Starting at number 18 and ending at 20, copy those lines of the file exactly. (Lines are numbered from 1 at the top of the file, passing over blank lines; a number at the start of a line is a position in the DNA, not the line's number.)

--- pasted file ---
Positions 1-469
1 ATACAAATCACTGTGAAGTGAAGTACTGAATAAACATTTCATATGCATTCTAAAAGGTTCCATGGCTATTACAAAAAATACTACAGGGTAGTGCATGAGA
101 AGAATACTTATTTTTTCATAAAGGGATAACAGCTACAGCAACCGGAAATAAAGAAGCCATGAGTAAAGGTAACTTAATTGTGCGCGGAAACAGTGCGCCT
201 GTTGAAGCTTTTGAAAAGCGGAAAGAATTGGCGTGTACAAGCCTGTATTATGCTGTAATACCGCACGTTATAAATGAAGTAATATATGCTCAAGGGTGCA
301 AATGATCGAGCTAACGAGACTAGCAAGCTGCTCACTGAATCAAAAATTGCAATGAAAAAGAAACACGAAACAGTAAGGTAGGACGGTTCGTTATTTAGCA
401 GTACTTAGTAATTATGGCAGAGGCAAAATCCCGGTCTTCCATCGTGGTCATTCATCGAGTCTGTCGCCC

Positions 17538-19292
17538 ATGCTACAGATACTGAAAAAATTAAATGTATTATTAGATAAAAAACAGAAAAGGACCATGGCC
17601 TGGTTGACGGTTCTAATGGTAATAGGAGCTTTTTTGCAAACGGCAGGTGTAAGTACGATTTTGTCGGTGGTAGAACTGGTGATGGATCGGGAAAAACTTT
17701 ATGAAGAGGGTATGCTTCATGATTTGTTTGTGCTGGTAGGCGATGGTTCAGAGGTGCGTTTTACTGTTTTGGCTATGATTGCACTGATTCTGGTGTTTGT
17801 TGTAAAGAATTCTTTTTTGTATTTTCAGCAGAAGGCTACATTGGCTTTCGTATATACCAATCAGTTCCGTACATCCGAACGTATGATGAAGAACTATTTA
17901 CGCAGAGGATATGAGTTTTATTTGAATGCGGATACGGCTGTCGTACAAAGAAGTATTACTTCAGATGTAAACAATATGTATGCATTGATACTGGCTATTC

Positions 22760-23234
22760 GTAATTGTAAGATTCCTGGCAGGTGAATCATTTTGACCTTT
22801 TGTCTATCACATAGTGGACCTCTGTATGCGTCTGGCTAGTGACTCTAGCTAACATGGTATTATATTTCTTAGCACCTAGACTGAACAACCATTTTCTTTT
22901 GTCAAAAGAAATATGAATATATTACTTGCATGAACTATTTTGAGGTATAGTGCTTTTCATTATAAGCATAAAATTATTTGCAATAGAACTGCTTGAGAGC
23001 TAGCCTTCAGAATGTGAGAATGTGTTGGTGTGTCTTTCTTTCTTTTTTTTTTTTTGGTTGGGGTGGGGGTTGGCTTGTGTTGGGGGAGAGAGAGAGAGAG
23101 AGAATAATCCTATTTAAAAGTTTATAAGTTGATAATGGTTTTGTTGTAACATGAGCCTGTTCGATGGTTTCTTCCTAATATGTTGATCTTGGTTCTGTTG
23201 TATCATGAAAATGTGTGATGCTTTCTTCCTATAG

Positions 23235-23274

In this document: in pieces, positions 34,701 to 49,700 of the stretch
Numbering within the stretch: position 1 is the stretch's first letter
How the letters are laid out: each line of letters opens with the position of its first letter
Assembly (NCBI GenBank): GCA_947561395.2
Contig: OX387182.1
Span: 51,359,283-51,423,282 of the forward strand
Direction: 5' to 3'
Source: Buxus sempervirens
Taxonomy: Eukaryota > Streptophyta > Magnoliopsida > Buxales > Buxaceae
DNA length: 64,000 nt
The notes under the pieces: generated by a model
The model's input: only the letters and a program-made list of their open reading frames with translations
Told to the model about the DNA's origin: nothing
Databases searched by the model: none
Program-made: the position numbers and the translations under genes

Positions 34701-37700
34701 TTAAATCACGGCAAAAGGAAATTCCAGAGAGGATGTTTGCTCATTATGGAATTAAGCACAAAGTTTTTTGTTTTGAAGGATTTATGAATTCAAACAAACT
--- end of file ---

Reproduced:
23101 AGAATAATCCTATTTAAAAGTTTATAAGTTGATAATGGTTTTGTTGTAACATGAGCCTGTTCGATGGTTTCTTCCTAATATGTTGATCTTGGTTCTGTTG
23201 TATCATGAAAATGTGTGATGCTTTCTTCCTATAG

Positions 23235-23274